Lawrence, KS, is smack dab in the heart of America, and it stands at the heart of its basketball consciousness as well. Since 1955, Allen Fieldhouse has been the home of the University of Kansas Jayhawks basketball team — a team that ranks second all-time in number of wins and holds the third-highest win percentage of any collegiate hoops squad. The three-time NCAA tournament champs have called 1651 Naismith Dr. home for nearly six decades now. Beyond the basketball heritage found at this address, there is an increasing focus on banishing waste from game-day operations. It’s a tall task at an arena that seats 16,300 hungry and thirsty fans, but the university’s Recycling Operations Coordinator, Manny Abarca, has risen to the challenge. Abarca tells 1-800-RECYCLING that the relatively new Rock Chalk Recycle Initiative —the name is a play off of the “Rock Chalk Jayhawk” chant that is famous in these parts — has helped to recently coordinate new recycling, composting and refuse procedures at Allen Fieldhouse. “In previous years, recycling was done only during the bowl pick [for] specific materials,” Abarca says. “This year, with the launch of the RCR initiative, massive expansion has occurred in the Fieldhouse. Additional partnerships and collaborations have been created to focus on increasing diversion from our pre-game loading processes, end-of-game concessions cleanup and post-game bowl pick.” Abarca’s passion for diverting waste and the university’s desire to operate games with a smaller footprint is the perfect combination. These recent waste-diversion improvements at Allen Fieldhouse are all part of a big-picture scheme that will help ensure Jayhawks home games are as green as they can be. Future supply-chain changes to facilitate maximum recycling and composting within the facility are already in the planning stages, and Abarca and company are now tracking waste diversion rates on a game-by-game basis. “In previous years, we have kept minimal [waste diversion] statistics on these games, but now we have created a relationship with our vendors to receive nearly 100% accurate weights per game, through direct weights as opposed to estimates,” Abarca says. Since the RCR initiative debuted at Allen Fieldhouse, recycling receptacles have increased threefold around the arena concourse. For the first time ever, fans visiting the arena can compost and recycle everywhere they can landfill their waste. At press time, the program has diverted more than 20,000 pounds of recyclables (aluminum cans, beer and soft drink boxes, glass bottles, plastic bottles and plastic cups) and organics (food, napkins and paper plates) at Kansas athletic events. However, each of these increases in waste efficiency have not come without challenges. Careful planning and strategic tweaks to the program have been necessary. Yet Abarca knows every bump along the road is worth it. “KU Athletics has been amazing, opening their entire organization to ensure the success of this initiative,” he says. The university’s marketing team is one group that Abarca singles out. They have put together a unique fan experience to encourage recycling — going above and beyond the university’s peers to create a series of eye-catching in-game promo videos with some of KU’s most recognizable faces, including university chancellor Bernadette Gray-Little and head basketball coach Bill Self. “As we perfect the program’s operations components, I am confident there will be more collaborations to spread the word about recycling events and other opportunities,” Abarca forecasts. “The idea was to create a culture of waste diversion at KU, and I believe we are well on our way to doing just that with the help of many friends here at the university.”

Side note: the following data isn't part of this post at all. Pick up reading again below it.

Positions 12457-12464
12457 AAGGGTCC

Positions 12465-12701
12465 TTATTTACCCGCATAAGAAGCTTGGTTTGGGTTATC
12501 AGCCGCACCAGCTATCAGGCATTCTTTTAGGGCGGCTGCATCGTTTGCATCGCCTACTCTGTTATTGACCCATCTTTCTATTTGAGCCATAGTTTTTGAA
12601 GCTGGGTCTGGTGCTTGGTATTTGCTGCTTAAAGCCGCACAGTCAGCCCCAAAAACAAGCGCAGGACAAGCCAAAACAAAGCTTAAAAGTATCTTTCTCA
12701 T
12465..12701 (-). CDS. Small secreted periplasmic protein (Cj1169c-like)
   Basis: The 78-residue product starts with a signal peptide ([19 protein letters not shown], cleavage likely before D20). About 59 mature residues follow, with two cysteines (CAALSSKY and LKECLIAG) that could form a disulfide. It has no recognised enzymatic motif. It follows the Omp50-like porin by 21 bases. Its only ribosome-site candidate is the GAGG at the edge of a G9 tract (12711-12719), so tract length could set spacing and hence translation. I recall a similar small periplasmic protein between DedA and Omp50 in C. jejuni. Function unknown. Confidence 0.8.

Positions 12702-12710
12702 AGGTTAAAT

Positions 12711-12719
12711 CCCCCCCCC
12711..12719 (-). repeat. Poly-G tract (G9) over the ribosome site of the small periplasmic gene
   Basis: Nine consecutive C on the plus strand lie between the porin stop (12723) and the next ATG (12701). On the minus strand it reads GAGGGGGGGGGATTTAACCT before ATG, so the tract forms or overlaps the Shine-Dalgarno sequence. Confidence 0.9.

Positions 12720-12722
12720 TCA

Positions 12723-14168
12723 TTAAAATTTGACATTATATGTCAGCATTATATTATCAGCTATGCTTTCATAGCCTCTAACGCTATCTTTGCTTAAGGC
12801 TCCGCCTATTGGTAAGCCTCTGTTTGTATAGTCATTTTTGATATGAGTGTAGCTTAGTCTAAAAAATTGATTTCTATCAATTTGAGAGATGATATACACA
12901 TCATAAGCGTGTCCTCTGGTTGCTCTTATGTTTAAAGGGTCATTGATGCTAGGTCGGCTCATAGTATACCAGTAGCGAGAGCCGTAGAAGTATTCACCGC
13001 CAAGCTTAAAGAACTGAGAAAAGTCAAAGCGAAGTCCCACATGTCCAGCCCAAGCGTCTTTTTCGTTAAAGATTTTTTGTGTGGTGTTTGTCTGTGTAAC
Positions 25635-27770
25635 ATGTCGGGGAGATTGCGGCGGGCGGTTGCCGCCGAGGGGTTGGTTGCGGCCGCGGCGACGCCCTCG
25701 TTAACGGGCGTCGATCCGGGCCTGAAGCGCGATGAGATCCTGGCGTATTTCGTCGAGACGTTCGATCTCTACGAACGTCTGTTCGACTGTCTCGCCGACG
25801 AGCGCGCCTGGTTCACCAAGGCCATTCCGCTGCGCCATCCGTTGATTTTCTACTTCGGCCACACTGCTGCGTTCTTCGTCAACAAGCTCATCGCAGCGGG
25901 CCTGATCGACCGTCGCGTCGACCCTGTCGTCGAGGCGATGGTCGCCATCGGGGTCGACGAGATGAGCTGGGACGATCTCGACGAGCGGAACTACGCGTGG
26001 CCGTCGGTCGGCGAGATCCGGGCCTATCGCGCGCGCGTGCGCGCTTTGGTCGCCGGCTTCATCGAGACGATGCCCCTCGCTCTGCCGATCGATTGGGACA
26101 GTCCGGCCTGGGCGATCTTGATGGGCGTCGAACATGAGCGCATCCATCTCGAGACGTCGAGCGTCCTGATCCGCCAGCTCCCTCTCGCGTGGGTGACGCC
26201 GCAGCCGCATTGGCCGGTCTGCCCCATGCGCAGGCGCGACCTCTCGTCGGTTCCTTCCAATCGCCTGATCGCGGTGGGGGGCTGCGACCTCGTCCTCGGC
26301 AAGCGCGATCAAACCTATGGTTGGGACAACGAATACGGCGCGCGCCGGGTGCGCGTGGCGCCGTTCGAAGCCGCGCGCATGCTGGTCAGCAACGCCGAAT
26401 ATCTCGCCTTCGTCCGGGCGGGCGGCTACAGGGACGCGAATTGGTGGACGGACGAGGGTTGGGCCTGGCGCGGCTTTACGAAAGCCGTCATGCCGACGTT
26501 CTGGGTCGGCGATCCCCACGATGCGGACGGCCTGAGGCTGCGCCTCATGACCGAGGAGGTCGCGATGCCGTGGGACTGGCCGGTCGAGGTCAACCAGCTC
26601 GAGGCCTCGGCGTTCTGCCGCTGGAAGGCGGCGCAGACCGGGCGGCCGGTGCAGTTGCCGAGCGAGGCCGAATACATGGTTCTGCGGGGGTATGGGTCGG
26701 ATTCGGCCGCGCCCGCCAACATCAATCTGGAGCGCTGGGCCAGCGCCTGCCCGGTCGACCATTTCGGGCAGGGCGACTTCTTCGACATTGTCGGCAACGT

Rebound and Recycle: Greening the Game at Kansas
The university’s Rock Chalk Recycle program has made recycling at Allen Fieldhouse more convenient than ever before.